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Citation

Boistard, P. (1993). Influence of the price of public water utilities on domestic water consumption. Rev. Sci. Eau, 6 (3) : 335-352. [article in french]

Original title : Influence du prix de l'eau potable sur la consommation des usagers domestiques en France.

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Abstracts

After a three-year period of drought in France, many debates have been held on water supplies. The price of public water utilities is considered as means to improve solutions of quantitative and even qualitative problems of water supplies. Surprisingly, only one study has been published in France on the real influence of public water utility price on domestic water consumption.

Different evaluations of domestic water consumption price elasticity are presented. They use the (price, consumption) data from a national panel of 500 public water utilities for the years 1975, 1980, 1985 and 1990, and front an even larger sample of 1362 public water utilities for the years 1975 and 1980.

Domestic water consumption for each utility is computed as the volume of water sold to domestic users (industrial and agriculture consumption are ignored) divided by the number of permanent equivalent inhabitants. The number of permanent equivalent inhabitants is the total of bath permanent inhabitants and seasonal inhabitants weighted with the annual duration of their stay.

The measure of the price for the public water utilities used is the price that a domestic user pays for an annual consumption of 100 cubic meters, free of taxes. This price does net include the price paid for public sewerage.

The evaluations of elasticity are carried out in two different ways : time series and cross-sectional. In the time series approach, the evolution of the domestic water consumption for the utilities which have raised their price sharply between one year of observation and the next is compared with that of utilities whose price has remained constant (in constant value) during the same period. For each of the three periods considered (1975-1980, 1980-1985 and 1985-1990), the evolution of the consumption for the utilities that have raised their price appears to be lower. Values of short-term elasticity between - 0,11 and - 0,17 can be derived from this statement. The evolution up to 1990 of the consumption of the utilities that had raised their price between 1975 and 1980 shows that the total effect on consumption of a price increase can take 5 to 10 years to be completed. A long-term price elasticity of -0,33 can then be calculated. The tact that the price for public sewerage is not taken into account is assumed to be a source of small under-estimation for the results of elasticity that are found.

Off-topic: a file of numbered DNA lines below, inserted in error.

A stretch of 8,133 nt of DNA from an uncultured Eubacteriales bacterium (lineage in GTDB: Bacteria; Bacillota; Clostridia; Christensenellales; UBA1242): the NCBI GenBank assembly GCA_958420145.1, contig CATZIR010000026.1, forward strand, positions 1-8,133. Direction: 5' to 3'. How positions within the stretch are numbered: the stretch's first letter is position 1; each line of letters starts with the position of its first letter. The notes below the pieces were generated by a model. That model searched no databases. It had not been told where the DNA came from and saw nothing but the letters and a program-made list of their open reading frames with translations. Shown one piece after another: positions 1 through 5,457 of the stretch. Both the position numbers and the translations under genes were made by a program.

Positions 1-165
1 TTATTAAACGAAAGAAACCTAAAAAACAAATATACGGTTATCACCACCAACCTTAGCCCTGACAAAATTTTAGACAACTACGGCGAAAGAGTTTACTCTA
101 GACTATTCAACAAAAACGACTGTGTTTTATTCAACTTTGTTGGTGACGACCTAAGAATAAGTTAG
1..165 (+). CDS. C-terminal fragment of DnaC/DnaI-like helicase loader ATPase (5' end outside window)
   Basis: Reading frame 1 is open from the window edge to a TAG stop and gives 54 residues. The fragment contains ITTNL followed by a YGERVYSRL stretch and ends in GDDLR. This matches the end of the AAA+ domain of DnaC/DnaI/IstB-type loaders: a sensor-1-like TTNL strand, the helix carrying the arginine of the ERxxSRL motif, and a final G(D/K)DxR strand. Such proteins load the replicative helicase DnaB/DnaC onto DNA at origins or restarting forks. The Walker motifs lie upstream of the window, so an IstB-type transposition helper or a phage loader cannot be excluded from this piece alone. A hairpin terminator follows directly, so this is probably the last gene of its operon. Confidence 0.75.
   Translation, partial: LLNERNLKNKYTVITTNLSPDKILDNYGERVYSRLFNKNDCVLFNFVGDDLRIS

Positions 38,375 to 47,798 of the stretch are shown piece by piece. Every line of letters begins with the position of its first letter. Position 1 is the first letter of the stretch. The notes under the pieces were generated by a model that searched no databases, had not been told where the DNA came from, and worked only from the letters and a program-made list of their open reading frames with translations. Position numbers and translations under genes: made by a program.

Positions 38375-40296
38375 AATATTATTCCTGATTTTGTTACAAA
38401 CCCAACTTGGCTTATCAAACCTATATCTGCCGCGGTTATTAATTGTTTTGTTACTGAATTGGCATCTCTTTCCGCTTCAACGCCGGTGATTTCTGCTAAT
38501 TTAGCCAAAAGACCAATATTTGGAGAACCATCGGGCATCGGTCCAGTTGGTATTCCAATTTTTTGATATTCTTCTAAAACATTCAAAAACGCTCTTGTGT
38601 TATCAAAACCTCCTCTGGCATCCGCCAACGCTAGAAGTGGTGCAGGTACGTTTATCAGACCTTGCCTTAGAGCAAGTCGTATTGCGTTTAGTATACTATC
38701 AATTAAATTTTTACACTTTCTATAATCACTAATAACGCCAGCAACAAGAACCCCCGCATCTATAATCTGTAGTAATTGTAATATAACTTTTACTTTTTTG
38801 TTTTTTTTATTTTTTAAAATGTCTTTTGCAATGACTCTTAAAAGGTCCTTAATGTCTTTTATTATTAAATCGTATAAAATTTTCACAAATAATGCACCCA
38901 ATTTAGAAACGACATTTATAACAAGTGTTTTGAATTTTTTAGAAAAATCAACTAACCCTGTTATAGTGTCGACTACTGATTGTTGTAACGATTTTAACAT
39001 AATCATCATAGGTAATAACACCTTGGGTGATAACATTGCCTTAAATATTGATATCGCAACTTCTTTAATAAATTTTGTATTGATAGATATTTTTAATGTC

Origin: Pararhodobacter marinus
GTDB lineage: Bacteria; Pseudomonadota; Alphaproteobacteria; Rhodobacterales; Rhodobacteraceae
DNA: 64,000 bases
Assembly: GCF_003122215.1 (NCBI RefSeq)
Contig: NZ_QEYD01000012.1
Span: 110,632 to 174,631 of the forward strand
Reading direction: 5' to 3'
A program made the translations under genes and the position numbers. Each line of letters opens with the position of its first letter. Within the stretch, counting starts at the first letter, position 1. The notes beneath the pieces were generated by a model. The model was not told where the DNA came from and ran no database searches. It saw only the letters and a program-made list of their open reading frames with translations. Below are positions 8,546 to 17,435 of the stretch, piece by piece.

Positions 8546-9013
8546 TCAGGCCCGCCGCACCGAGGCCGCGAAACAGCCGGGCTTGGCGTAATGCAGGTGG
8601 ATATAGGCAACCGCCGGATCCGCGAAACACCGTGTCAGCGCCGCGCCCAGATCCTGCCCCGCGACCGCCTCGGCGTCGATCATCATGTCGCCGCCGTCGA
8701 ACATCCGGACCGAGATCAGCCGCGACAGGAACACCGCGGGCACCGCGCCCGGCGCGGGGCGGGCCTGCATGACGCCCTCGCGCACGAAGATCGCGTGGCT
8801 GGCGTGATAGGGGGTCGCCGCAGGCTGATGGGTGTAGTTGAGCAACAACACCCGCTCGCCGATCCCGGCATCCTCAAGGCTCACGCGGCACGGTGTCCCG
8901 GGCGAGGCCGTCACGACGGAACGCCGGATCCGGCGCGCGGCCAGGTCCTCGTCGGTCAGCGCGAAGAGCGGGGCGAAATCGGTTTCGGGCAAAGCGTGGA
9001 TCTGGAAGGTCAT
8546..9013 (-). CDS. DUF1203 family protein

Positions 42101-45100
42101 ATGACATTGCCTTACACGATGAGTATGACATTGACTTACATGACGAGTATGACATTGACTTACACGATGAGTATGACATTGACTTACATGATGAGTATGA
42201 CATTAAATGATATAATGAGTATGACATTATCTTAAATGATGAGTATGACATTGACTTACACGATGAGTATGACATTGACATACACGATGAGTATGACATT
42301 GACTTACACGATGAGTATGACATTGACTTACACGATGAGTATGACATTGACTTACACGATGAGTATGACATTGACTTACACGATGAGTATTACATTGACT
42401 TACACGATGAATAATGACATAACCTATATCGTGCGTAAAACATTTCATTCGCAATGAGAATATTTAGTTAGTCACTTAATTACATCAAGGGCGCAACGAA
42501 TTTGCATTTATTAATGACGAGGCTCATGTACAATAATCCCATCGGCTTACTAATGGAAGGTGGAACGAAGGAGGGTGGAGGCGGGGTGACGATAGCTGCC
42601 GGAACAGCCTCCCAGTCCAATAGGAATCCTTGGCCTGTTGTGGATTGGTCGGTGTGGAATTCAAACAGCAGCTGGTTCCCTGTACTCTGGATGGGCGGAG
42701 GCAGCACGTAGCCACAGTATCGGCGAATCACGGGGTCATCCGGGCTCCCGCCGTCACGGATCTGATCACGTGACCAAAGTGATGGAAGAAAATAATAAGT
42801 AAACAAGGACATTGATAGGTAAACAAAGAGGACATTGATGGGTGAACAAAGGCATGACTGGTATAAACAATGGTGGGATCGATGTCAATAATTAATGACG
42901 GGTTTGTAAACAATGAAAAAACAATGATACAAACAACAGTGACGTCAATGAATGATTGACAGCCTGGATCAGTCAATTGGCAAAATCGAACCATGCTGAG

In the cross-sectional approach, thanks to the important quantity of data (price, consumption) that are available for 1975 and 1980 (1336 data points for each year), it is possible to show a relation between domestic water consumption and price for different utilities for bath 1975 and 1980 without any additional information factors other than price that can influence water consumption. The method used consists of dividing the 1336 utilities into 8 groups of services whose prices are similar. For each group, the average price and average consumption is computed. The important number of utilities and users that each group represents minimizes the influence of factors other than price that can influence domestic water consumption. The influence of the price paid for public sewerage is globally taken into account for each group of services through the proportion of users who benefit from public sewerage. Public sewerage price is considered to represent 45 % of the group average price for water utilities. The values of elasticity that can be deduced, which are between short-and long-term elasticity, vary from - 0,23 to - 0,29.

The hypothesis of rational consumer behaviour implies that consumers should react to the marginal price at their own level of consumption, rather than to the average price. However in France, marginal price and average price for one utility are very close, due to the tariff structure and, in tact, consumers probably react as much to average price as to marginal price.

Taxes that can overcharge consumers bill were unknown - it was impossible to take them into account - but they are judged to be low enough not to change the values of elasticity that were found.

The different methods for the calculation of price elasticity, which are presented here for several series of data, give results which are close to each other. Comparison with results from other studios that are available, especially those from the United States, is difficult because the dispersion of the values found is large. Nevertheless our results can be judged rather close to most of the other comparable results found abroad.

Keywords

Public water utilities, price of water, water consumption, price elasticity.

Corresponding author

Boistard, P., Ecole Nationale du Génie Rural, des Eaux et des Forêts, ENPC-CERGRENE, 19, Avenue du Maine, 75015 PARIS

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